The effects of the herbicides on humans were less obvious. Agent Orange is a
mixture of two major compounds- 2,4,Dichlorophenoxy acetic acid and
2,4,5,Trichlorophenoxy acetic acid. By mimicking a natural plant growth hormone, auxin,
these herbicides are able to induce plants to grow themselves past their natural levels of
tolerance. They were first used in the 1940 s in the United States to destroy weeds in
grain fields, pastures and turf. By the 1960 s, these herbicides had become an important
method of controlling weeds. Unfortunately, it was unknown at that time that Agent
Orange also contained one of the most lethal compounds known to man, dioxin. It s
ironic that the dioxin that makes agent orange so deadly isn t even an intended part of
the plant killer.
Dioxin generally refers to a group of about seventy-five chemicals made of two
benzene rings with substituted chlorines. They are by-products in the manufacture of
chlorine products like Polychlorinated Biphenyl oils or the burning of chlorine containing
wastes such as PVC pipes. In the production of chlorophenoxy herbicides, they were
unwanted chemicals that couldn t be removed. Dioxin is also produced by automobiles
(chlorinated chemicals are deliberately added to fuels), steel mills ( chlorinated solvents,
cutting oils and plastics are put into the furnaces), recycling smelters for copper, lead,
and steel ( the products recycled in them contain significant quantities of PVC, such as
cable coatings, battery casings, automobile components, and so on), sawmills ( use of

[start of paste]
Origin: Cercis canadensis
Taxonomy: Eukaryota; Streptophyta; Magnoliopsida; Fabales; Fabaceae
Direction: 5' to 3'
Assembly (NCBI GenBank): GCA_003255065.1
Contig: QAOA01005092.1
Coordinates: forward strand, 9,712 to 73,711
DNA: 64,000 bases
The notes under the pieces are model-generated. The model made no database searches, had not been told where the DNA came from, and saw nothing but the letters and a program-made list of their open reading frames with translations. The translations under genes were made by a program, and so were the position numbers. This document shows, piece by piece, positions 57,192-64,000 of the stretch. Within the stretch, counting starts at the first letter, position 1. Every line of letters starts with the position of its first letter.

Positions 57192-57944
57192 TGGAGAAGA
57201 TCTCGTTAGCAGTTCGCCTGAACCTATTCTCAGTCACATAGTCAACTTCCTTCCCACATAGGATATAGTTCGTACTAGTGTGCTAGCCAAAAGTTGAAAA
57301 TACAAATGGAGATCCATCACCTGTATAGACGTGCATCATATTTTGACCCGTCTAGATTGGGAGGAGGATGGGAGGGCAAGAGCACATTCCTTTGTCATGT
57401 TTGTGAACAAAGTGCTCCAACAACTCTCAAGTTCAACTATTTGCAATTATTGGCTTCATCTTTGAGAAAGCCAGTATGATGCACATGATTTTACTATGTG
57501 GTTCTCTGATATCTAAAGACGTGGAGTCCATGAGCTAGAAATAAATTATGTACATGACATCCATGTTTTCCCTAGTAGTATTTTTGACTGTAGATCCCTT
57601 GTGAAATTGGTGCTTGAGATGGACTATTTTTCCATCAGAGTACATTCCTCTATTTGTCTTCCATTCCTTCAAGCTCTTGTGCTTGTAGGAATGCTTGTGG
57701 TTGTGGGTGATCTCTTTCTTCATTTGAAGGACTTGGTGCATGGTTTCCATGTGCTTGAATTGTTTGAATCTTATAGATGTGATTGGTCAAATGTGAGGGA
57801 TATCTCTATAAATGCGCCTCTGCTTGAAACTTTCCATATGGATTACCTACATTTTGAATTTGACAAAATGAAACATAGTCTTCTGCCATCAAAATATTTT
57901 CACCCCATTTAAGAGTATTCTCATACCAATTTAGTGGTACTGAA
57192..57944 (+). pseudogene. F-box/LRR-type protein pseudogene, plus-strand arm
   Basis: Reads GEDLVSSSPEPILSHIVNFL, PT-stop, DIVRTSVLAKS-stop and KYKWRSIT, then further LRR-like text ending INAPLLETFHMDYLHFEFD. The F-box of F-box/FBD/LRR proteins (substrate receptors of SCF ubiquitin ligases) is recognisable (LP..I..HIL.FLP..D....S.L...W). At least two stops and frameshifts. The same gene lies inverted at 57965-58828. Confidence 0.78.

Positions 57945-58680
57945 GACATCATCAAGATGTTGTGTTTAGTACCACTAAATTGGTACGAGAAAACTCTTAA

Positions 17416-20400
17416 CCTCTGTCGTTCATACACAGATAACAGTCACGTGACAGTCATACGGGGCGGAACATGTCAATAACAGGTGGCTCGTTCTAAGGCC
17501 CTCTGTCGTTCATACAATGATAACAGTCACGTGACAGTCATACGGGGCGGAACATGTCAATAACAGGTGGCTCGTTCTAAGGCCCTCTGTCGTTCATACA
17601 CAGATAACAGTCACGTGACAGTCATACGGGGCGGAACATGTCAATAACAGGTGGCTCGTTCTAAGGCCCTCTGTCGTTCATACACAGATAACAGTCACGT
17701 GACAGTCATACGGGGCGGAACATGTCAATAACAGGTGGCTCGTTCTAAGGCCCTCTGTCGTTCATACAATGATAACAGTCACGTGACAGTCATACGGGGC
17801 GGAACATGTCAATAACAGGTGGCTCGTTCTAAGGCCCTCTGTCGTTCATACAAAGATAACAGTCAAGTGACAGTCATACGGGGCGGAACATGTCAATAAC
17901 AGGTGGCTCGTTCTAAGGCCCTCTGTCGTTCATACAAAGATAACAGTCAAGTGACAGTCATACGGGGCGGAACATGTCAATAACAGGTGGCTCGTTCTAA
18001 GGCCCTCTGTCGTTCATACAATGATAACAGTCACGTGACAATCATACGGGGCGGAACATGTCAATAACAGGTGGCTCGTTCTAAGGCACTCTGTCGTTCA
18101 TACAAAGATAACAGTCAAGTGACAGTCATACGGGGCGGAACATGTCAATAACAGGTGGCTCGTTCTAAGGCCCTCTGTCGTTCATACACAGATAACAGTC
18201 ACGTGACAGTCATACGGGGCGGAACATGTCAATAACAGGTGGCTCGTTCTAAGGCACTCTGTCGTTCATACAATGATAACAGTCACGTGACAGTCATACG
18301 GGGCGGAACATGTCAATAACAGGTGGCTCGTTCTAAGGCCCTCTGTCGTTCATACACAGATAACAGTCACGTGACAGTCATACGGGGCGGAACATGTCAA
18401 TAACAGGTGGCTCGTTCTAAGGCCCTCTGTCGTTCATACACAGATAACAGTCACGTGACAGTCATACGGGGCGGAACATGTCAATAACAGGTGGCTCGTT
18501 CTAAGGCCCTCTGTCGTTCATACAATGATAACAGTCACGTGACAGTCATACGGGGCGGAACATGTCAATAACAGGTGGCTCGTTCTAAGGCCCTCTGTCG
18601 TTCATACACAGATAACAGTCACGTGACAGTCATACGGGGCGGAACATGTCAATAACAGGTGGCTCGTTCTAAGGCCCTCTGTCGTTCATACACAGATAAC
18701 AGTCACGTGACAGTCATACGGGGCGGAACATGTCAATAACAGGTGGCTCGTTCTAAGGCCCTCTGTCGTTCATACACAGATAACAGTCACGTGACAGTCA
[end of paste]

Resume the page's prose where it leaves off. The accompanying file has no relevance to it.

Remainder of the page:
pentachlorophenol as a wood preservative), hazardous waste incinerators ( burn
chlorinated solvents or, like those that Dow operates, burn copious wastes from the
manufacture of chlorinated plastics, pesticides, and other chemicals), cement kilns,
industrial untreated wood burning, forest fires, and sewage sludge incineration. Dioxin is
usually taken in by the ingestion of beef, dairy products, milk, chicken, pork, fish, eggs,
soil and water.
The toxicity of the 75 different chlorinated dioxins and 135 different chlorinated
furans (related family of compounds) is highly variable. The 2,3,7,8-TCDD
(Tetrachlorodibenzo-p-dioxin) found in Agent Orange has been described as one of the
most toxic chemicals known to man, based on animal studies. However epidemiological
studies of humans exposed to this compound have failed to conclusively attribute
significant health effects except chloracne at high doses. Other dioxins, such as
octachlorodibenzo-p-dioxin (OCDD), have very low toxicity.
A study conducted by the National Institute of Occupational Safety and Health
(NIOSH) on roughly three thousand five hundred workers from U.S. plants that used to
produced chemicals contaminated with TCDD confirmed previous findings that high
exposure to TCDD resulted in significant increase in cancer deaths. NIOSH found an
average increase in cancer mortality of thirteen percent in the group and an increase of
sixty percent among workers with the highest level of TCDD exposure.
The mechanism by which dioxin causes damage at the cellular level is not exactly
known. It has been assumed that dioxin may be stored in fat cells and is activated by
internal stress to induce chromosomal and cellular damage. Whatever the case, the
toxicity of dioxin is unquestioned. Even at extremely small levels, it has been proven to
be a deadly poison. Animal studies have shown that guinea pigs could die by a single
dose that weighs less than a billionth of their body weight. In mice and rats, low levels
of dioxin have been reported to cause decreased weight, lowered reproductive rate and